Marvel’s New Fierce Superhero is a Millenial Who Breaks All the Rules
The Golden Age of comic books introduced the first wave of superheroes to American audiences: DC Comics’ Superman, Batman, and Marvel’s Captain America to name a few. Those 1940s and ‘50s heroes were succeeded by the Silver Age’s Spider-Man and The Flash, then by the X-Men and the Teen Titans in the Bronze Age, each successive generation symbolically representing a change in the outlook and demographics of their readership. Now Marvel has a superhero fit for the diversity of the modern age: America Chavez, a six-foot Spanish-speaking teenager who traveled from the Utopian Parallel to make a name for herself in New York City.
America Chavez isn’t the first “Miss America” in the Marvel world, having adopted the name from a character first introduced in 1943, but she’s certainly the most progressive. Born to two mothers on – of course – the fourth of July, she fled home after the “Amerimoms” sacrificed themselves to save Utopia and wound up on Earth. In various storylines, she has been affiliated with the Ultimates, the Teen Brigade, the Young Avengers, and the A-Force. While an early storyline showed America engaging in a relationship with her male co-leader of the Teen Brigade, she later identified as a lesbian, with canon depictions leaving open the possibility of a romantic relationship with her friend and fellow Young Avenger Kate Bishop. Her powers include superhuman speed, strength, and invulnerability to bullets and fire, as well as flight and the ability to create portals to alternate dimensions of reality. She has been called “a nearly indestructible superwoman,” whose youth doesn’t prevent her from presenting as an unambiguous symbol of female empowerment.
While Ms. America first made her debut as a secondary character in 2011, a new standalone series will see her fully come into her own as a modern-day heroine who disdains the traditional model of superheroism. Although the first issue of the new comic series isn’t scheduled for release until March 2017, multiple variants of its covers have been released so far, each attracting its own share of buzz. The first set of covers released features work by series artist Joe Quinones, cover artist Marguerite Sauvage, and Jamie McKelvie, each depicting the dark-skinned, curly-haired Latina heroine in various red, white, and blue outfits that prove two things: America Chavez can kick any villain’s ass, and she can do it without sacrificing her sense of cool, urban style. Never mind Wonder Woman’s outdated, impractical leotard and high-heeled boots; Ms. America’s here to save the day in a cropped hoodie and high-tops.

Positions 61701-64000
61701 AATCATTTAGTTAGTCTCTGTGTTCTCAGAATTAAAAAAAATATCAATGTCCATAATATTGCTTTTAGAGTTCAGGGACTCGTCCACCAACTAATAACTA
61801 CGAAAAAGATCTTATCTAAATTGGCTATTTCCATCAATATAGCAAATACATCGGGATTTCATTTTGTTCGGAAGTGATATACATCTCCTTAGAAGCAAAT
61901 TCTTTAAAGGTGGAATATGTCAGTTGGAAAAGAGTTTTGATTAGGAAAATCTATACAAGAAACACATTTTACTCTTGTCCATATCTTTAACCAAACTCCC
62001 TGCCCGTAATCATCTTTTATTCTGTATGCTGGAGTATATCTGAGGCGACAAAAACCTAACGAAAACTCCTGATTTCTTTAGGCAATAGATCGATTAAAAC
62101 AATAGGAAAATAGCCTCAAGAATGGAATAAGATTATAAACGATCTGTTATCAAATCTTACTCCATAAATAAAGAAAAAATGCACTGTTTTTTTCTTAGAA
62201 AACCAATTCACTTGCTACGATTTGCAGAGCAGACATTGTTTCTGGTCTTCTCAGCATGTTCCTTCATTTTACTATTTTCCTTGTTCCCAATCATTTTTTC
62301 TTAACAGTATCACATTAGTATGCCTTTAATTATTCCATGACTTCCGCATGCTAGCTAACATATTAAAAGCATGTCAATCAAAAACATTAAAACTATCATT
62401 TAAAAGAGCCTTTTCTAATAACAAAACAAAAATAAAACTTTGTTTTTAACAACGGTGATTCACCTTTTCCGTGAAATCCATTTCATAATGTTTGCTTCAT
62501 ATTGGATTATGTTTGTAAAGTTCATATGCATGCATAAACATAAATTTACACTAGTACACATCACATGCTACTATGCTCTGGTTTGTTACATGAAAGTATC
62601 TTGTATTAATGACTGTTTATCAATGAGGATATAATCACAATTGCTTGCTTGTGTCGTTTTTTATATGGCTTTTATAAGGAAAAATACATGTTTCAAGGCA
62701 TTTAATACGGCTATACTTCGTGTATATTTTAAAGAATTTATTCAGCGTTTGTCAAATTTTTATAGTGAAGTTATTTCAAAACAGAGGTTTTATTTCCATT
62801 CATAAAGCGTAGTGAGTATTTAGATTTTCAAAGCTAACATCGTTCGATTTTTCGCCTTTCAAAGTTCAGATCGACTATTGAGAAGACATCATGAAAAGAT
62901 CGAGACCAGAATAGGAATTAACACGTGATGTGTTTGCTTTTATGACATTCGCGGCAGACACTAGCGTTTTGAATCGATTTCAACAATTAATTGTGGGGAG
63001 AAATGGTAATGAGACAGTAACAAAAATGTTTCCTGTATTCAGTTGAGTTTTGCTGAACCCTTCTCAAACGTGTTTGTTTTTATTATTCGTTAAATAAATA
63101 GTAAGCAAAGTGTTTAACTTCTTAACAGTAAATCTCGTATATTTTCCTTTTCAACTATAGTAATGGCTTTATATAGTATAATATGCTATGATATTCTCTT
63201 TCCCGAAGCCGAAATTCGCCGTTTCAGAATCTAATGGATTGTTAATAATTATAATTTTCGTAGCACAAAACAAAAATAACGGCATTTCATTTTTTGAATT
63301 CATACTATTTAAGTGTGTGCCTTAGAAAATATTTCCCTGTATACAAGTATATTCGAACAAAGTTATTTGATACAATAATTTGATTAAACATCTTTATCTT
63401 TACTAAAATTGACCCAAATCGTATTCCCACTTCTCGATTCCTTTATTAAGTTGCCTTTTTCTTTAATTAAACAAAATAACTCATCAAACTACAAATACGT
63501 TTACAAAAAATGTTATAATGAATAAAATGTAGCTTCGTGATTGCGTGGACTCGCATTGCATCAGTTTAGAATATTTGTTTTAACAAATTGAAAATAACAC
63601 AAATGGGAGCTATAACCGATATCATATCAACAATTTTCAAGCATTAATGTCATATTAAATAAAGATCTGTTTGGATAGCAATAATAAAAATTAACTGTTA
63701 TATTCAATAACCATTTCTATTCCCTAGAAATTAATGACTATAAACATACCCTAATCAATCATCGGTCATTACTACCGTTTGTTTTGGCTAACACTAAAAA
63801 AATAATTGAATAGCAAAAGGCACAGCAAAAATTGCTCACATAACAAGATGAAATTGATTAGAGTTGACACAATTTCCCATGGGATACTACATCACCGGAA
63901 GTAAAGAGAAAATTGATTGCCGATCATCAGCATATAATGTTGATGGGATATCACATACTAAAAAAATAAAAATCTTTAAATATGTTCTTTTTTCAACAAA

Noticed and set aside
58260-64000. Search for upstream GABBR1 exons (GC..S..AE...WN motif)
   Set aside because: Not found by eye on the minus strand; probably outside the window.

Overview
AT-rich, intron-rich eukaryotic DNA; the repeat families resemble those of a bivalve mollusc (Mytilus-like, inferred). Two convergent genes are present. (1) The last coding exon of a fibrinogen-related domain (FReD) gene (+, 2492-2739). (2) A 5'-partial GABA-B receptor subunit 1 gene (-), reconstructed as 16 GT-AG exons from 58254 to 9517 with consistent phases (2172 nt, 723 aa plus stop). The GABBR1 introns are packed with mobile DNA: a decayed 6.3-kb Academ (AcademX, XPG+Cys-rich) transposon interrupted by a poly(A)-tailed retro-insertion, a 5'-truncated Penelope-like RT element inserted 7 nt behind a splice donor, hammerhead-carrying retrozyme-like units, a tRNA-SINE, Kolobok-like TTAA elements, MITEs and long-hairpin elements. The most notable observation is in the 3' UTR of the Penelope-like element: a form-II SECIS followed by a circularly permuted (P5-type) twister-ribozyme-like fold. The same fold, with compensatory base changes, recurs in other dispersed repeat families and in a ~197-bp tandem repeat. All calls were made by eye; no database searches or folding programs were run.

Series writer Gabby Rivera, herself a queer Latina New Yorker, featured the second variant cover on Instagram, an appropriate choice given its homage to social media superstar Beyoncé. Decked out in a star-spangled version of the outfit Queen Bey wears in her Grammy-winning video for “Formation,” America is flanked on the cover by fellow female superheroes Captain Marvel and Spectrum. The cover’s bold visual depiction of the three women – black, white, and Latina, standing shoulder-to-shoulder and staring determinedly forward – sends a wordless message about the power of intersectional cooperation, both for superpowered women and human ones. It’s yet another step Marvel is making in committing to more diverse representation in its comics, reflecting a changing world in which “super” means more than just bulked-up white guys.
The most recent of the variant covers takes a subtler, but no less radical approach to embracing changes in the comic book landscape. Nearly anyone who was alive and the least bit engaged in the pop culture landscape of 2016 will recognize the iconic imagery of breakout musical Hamilton: a silhouetted figure atop a star, standing with a defiant fist in the air. The cover is simply labeled America: A 21st Century Hero. She is shown on the cover with just two accessories: a patriotic star across her chest and a set of hoop earrings. In keeping with the musical’s revolutionary casting of black, Latino, and Asian actors to play the roles of white Founding Fathers and revolutionaries, America Chavez is depicted as a heroine whose identity is integral to her value as a modern superhero. In today’s divided United States, increasingly torn by the government’s determination to trample the rights of immigrants, women, the LGBTQ+ community, and other marginalized populations, Ms. America represents the kind of change that could save the world.